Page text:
Beloved spaces like The Curtain Club and 1919 Hemphill have closed down in recent years, and many of the city’s most promising acts continue to migrate to the coasts—or even just to Austin—in search of greater opportunity. But there are also plenty of people doing the legwork to keep Dallas artists nourished and supported. Labels like Dreamy Life Records and Idol Records have amassed vast catalogs that unfold like oral histories of the North Texas underground. Central Track, the De Colores Collective, and legendary alt-weekly The Dallas Observer, also diligently cover new voices and trends, preserving the place of Dallas music in local media. Tucker also highlights the influence of the University of North Texas in Denton, where top-notch arts programs pour a constant stream of creatives back into the Dallas-Fort Worth area, most notably Neon Indian’s Alan Palomo and The Polyphonic Spree’s Tim DeLaughter.

“Dallas is a city still searching for identity,” says Tucker. “It’s not comfortable with itself yet, and developers treat culture like it’s expendable. The underground community is still small, so artists and bands look out for each other all the time. But the scene has definitely grown. It just needs to keep growing.”

Keeping our sights on the future, here are ten Latinx acts ushering in a new era for Dallas independent music.

The hottest new band on the Dallas scene, Luna Luna have successfully tapped into the mellow-pop zeitgeist that made stars out of Cuco and Clairo, while adding their own sweetheart twist. Their excellent debut EP For Lovers Only is a collection of shimmering cuts that could soundtrack everything from a clammy-handed first date to the cinematic slow dance at a high school prom. Their R&B-influenced follow-up Carousel dropped late last year, and they’ve been releasing new singles over the course of 2020, even spurring parallel projects from keyboardist/co-songwriter Danny Bonilla and drummer Kaylin Martínez, the latter a member of punny art-rock outfit Manifest Destiny’s Child.

An effervescent collision of ‘60s girl group charm with biting riot grrrl-influenced lyrics, The Bralettes have grown into thrilling young stars of the Dallas garage scene, complete with empowering, uplifting mantras brandished across their bios and social media. Their 2019 debut album Cheers! is filled with deceptively bouncy tracks like “Scary Harry,” “Party,” and “Enough,” which will get you on your feet while the group dissects sexual harassment, toxic relationships, and physical insecurities. With Covid-19 putting a damper on their tight touring schedule, The Bralettes went back in the studio; recording and releasing a new EP in November that explores a darker, grungier sound.

Hailing from McAllen, Dezorah was formed in 2014 when Dallas natives Danica Salazar and Eric Martinez began spinning their love of hard rock, Latin jazz, and sci-fi into an exploratory new prog-rock project. Keeping a foot in each city, the band cites inspirations ranging from aliens to the Legend of Zelda, releasing two soaring EPs, Tierra Eterna and Creando Azul, as well as a delightfully intimate live session where they dipped into slow jamming and cumbia. Dezorah’s heart-pounding musical dueling is fantastically displayed on cuts like “In Weight” and “Aware,” where Salazar’s evocative vocals glide expertly over the band’s sonic maelstrom.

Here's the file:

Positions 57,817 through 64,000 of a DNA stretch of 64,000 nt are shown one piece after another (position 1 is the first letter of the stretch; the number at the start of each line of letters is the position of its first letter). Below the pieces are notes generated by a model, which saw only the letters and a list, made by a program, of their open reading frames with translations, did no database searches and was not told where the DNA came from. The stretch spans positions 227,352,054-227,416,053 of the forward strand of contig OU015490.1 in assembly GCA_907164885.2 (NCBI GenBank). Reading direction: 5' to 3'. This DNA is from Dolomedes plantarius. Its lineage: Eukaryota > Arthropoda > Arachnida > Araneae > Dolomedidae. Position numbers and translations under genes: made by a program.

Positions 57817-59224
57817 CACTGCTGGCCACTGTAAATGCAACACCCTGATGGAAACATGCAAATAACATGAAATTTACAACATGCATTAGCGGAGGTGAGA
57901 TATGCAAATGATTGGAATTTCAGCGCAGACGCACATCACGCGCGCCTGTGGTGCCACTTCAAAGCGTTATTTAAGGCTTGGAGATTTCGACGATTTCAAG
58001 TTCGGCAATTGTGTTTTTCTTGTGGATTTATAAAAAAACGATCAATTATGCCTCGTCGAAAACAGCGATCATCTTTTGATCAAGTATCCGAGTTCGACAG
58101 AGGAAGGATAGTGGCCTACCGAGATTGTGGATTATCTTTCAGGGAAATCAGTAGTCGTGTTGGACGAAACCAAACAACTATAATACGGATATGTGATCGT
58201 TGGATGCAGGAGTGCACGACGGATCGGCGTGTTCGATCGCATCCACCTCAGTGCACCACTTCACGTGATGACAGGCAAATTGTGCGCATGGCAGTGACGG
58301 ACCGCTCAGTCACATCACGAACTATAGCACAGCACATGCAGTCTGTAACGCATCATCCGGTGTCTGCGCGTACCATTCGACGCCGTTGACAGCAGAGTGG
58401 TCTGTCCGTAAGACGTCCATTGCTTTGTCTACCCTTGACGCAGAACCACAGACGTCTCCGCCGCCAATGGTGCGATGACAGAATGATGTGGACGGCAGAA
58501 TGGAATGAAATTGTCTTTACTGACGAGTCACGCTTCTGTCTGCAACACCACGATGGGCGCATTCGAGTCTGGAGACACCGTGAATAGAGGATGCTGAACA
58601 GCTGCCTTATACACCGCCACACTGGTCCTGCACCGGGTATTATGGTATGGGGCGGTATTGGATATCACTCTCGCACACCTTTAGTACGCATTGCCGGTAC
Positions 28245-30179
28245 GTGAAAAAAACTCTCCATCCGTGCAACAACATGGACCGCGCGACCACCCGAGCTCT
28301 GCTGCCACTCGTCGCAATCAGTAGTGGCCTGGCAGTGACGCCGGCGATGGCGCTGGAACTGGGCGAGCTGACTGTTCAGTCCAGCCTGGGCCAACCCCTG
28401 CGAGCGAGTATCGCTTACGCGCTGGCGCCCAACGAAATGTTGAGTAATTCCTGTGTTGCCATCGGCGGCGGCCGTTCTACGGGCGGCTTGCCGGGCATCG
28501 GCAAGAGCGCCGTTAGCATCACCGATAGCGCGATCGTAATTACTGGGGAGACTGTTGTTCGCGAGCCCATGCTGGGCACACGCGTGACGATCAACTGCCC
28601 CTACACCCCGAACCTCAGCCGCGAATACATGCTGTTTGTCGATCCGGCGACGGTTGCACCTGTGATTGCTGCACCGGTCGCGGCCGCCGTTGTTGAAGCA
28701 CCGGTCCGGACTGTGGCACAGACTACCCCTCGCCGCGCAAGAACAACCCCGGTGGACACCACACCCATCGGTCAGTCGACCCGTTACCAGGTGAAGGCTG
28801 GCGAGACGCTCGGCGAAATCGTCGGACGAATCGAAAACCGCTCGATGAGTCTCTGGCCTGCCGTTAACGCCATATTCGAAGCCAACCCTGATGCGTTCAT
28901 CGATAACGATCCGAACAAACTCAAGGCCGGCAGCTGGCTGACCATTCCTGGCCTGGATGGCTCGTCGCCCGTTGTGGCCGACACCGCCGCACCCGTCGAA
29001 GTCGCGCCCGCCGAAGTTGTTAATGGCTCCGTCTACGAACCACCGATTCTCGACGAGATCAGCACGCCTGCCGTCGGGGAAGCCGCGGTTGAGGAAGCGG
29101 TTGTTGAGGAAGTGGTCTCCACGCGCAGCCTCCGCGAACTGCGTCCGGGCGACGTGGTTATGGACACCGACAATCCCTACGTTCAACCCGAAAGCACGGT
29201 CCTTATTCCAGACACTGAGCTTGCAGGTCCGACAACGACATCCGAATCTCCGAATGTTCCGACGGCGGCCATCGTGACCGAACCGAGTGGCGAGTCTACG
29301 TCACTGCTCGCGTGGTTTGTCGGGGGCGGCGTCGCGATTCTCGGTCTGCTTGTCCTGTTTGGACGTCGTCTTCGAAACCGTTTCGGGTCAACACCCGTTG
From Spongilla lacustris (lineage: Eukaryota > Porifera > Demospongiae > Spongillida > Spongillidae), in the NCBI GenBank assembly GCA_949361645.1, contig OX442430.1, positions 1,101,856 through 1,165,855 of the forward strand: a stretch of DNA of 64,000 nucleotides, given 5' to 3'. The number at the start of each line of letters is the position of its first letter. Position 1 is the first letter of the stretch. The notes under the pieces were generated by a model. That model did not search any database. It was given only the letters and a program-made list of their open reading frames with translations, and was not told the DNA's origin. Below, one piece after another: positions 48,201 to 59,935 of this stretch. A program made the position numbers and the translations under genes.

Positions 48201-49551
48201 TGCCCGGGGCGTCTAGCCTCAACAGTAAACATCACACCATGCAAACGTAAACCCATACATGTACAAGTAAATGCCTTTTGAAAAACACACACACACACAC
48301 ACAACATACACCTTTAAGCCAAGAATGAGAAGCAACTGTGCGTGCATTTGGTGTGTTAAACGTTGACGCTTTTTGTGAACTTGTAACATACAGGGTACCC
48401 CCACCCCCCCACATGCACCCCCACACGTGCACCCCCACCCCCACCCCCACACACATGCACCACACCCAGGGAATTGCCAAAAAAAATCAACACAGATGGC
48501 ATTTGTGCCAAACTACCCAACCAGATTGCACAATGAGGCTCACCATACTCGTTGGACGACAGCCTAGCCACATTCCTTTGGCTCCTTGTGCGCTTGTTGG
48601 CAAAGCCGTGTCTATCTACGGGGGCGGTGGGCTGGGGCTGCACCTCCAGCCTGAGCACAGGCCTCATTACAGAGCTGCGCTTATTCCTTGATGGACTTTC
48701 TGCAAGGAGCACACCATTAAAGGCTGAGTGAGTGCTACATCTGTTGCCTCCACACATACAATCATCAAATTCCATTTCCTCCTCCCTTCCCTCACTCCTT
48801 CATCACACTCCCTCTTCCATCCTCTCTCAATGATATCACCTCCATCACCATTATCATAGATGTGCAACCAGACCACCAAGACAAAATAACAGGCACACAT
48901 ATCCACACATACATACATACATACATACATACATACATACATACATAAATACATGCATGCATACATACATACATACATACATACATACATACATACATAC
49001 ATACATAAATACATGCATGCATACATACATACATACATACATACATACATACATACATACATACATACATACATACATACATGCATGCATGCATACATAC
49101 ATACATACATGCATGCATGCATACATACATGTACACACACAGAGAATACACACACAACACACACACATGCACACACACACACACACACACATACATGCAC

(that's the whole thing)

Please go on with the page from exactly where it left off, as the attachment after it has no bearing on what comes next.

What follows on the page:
In sharp contrast to Dezorah, Salazar recently unveiled a new parallel project called CANA! alongside co-writer and producer Johnny Garza, which dives head first into the nostalgic and undeniably catchy waters of freestyle music. Harkening back to Lisa Lisa, Judy Torres, and other Latin synth-pop stars who defined the East Coast freestyle sound of the late ‘80s and early ‘90s, CANA!’s debut EP Luvfield is a shimmering and impressively accurate recreation of period sounds with a modern twist. Powdery synths, unrelenting drum machines, and Salazar’s syrupy vocals on cuts like “Without U” and “R U in Love” could transport you to an imaginary packed ‘80s dance floor where Jellybean Benitez and Masters At Work are manning the decks.

Dance punk trio Sub-Sahara have gained a loyal following across Texas for their high-octane live shows, and they aim to capture that lighting-in-a-bottle energy with every new release. Hitting the scene with 2016’s Servant EP, the band has steadily perfected their mix of barreling guitar riffs and metallic percussion, most notably on their latest EP Infatuation, which features stand-out cuts “Ulna” and “Siberia.” With a strong sense for melodrama and visceral songwriting, Sub-Sahara’s most recent single “13-12” is a cheeky evisceration of police brutality conceived after the murder of George Floyd and the subsequent protests that set the summer of 2020 ablaze.

Aztec Death’s moody records draw from a bubbling cauldron of influences that range from post-punk to shoegaze and death rock, pairing an affinity for dark sounds with cutting anarchist lyrics. Debuting with a 2015 demo, followed by their 2016 full-length Machine, the band has found its footing in Dallas’s punk scene while also embracing an unexpectedly danceable sound in recent years. Spend some time with 2019’s Consequence EP, where Aztec Death’s kaleidoscope of themes and ambitions spin out in balanced, yet sometimes explosive, ways.